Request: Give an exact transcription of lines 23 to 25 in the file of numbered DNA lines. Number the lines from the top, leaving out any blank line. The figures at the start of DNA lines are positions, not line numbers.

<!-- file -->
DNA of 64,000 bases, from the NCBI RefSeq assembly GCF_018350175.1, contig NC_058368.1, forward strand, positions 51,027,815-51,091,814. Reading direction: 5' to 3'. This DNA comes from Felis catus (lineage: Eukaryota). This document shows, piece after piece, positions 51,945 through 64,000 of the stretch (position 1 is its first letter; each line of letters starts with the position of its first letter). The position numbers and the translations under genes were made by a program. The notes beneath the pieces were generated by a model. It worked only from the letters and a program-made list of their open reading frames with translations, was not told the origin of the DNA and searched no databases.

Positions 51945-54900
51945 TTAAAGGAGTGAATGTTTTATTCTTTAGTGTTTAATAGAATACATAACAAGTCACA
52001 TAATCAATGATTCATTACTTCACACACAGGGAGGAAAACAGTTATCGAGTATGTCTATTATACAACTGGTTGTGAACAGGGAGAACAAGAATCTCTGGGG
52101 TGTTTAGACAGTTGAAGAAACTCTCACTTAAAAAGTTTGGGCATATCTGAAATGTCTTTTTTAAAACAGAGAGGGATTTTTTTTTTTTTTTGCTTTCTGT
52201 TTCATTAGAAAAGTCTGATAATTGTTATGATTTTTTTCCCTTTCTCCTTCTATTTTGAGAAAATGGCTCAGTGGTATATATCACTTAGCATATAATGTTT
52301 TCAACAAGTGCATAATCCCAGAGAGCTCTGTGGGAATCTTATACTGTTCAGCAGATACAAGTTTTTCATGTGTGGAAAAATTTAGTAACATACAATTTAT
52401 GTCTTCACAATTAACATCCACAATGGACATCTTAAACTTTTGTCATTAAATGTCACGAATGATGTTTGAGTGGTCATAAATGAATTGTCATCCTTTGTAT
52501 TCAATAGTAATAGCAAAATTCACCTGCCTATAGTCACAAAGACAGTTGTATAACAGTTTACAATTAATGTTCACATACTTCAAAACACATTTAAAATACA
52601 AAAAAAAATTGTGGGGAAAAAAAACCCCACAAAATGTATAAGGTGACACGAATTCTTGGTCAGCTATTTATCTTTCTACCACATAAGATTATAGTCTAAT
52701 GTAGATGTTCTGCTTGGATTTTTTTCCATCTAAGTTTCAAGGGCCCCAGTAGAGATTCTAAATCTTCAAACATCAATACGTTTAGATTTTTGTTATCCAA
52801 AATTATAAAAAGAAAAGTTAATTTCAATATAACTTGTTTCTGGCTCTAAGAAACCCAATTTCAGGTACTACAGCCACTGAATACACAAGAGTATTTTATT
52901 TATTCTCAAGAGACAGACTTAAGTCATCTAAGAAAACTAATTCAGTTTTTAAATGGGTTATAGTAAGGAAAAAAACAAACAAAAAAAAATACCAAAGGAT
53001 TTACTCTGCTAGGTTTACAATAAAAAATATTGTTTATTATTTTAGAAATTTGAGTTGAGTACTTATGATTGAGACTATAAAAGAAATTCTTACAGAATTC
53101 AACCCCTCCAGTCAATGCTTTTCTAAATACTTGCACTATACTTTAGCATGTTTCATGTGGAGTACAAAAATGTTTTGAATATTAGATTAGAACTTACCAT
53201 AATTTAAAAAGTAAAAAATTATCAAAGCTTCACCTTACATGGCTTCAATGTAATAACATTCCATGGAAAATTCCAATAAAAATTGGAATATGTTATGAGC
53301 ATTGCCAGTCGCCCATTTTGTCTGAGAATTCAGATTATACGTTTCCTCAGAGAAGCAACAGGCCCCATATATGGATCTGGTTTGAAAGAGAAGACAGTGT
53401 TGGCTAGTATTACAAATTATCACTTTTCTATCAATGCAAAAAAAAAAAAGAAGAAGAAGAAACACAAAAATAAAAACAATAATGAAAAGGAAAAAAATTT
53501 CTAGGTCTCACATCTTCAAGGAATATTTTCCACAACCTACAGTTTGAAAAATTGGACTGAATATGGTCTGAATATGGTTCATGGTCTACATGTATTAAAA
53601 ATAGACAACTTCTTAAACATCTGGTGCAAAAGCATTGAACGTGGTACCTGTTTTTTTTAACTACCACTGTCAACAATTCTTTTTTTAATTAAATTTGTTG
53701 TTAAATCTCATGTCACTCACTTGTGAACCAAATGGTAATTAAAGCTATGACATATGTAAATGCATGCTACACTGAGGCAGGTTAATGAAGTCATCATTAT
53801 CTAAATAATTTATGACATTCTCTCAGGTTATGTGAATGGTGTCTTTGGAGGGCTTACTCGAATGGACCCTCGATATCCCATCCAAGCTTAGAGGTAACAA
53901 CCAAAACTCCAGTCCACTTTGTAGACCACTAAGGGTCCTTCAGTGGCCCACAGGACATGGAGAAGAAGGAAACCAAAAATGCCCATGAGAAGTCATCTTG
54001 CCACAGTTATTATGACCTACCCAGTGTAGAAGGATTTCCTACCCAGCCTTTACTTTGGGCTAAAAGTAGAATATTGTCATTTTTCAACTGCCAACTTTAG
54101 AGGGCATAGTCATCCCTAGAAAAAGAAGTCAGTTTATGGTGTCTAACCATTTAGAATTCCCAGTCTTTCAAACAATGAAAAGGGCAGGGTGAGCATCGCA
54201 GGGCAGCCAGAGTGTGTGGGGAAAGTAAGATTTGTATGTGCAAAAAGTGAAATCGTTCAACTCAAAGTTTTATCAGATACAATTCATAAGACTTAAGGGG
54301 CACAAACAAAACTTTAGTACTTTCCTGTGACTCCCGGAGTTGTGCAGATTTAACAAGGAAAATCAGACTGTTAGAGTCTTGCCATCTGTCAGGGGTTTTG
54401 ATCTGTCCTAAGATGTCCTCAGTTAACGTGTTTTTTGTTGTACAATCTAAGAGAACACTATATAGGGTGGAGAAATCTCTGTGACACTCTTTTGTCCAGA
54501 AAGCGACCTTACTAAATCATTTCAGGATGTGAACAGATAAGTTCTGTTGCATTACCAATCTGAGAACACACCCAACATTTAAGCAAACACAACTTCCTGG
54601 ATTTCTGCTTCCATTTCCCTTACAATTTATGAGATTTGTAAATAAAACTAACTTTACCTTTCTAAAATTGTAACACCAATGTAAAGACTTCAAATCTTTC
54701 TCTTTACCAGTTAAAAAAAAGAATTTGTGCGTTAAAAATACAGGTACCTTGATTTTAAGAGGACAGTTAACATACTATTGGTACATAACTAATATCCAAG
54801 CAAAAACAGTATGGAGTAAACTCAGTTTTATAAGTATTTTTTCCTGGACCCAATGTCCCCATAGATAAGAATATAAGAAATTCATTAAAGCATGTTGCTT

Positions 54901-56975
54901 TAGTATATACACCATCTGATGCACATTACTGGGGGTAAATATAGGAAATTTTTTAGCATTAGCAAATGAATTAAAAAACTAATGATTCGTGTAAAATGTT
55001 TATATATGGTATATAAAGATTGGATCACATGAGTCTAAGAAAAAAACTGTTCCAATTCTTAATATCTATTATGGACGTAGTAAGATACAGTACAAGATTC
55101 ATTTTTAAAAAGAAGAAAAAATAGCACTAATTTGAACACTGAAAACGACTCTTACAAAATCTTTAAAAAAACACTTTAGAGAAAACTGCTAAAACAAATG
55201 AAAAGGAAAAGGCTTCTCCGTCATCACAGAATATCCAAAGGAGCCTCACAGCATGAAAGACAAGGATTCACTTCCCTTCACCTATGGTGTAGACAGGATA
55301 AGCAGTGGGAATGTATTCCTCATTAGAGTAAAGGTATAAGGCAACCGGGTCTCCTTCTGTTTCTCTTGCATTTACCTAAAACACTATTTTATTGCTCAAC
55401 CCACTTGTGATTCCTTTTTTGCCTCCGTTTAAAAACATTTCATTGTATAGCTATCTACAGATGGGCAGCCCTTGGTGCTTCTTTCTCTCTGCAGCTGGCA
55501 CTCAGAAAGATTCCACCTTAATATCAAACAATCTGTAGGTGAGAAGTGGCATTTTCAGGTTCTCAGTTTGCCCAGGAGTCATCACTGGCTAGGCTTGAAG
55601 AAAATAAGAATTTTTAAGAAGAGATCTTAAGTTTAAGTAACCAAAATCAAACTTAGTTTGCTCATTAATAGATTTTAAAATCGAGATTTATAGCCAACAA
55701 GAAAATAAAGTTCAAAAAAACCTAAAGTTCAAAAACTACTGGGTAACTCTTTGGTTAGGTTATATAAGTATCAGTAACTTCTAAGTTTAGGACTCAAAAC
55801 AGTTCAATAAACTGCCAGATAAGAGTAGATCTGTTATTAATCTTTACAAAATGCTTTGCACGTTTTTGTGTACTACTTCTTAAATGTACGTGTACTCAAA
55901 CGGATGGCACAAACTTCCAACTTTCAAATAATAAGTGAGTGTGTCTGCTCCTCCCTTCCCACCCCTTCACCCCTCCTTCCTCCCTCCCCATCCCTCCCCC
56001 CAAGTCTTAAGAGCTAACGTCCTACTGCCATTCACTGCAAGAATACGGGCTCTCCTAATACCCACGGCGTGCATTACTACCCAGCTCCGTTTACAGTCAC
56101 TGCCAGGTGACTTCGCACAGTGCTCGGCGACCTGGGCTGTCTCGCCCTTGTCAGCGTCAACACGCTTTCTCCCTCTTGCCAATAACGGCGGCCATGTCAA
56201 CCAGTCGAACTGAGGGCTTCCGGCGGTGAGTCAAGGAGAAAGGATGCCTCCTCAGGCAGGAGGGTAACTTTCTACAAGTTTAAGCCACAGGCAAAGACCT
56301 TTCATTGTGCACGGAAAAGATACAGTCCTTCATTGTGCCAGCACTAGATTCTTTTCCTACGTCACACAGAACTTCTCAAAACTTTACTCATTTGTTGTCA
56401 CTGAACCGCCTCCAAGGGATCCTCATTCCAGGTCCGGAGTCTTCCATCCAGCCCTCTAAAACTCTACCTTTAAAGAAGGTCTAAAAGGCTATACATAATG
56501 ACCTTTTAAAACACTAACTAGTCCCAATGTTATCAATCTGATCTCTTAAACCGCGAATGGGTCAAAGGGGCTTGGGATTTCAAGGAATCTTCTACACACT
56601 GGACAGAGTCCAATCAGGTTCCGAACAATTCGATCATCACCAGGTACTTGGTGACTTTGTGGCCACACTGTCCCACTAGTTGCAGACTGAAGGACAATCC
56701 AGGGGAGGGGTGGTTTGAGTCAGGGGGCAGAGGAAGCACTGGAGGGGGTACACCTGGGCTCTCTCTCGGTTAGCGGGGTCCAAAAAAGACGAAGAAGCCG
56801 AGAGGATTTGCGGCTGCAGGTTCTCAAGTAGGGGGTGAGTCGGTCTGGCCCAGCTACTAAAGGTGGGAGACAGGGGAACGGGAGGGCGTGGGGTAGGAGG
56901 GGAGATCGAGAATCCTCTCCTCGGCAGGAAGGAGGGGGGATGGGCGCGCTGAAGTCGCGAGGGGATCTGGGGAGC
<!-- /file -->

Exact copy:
53901 CCAAAACTCCAGTCCACTTTGTAGACCACTAAGGGTCCTTCAGTGGCCCACAGGACATGGAGAAGAAGGAAACCAAAAATGCCCATGAGAAGTCATCTTG
54001 CCACAGTTATTATGACCTACCCAGTGTAGAAGGATTTCCTACCCAGCCTTTACTTTGGGCTAAAAGTAGAATATTGTCATTTTTCAACTGCCAACTTTAG
54101 AGGGCATAGTCATCCCTAGAAAAAGAAGTCAGTTTATGGTGTCTAACCATTTAGAATTCCCAGTCTTTCAAACAATGAAAAGGGCAGGGTGAGCATCGCA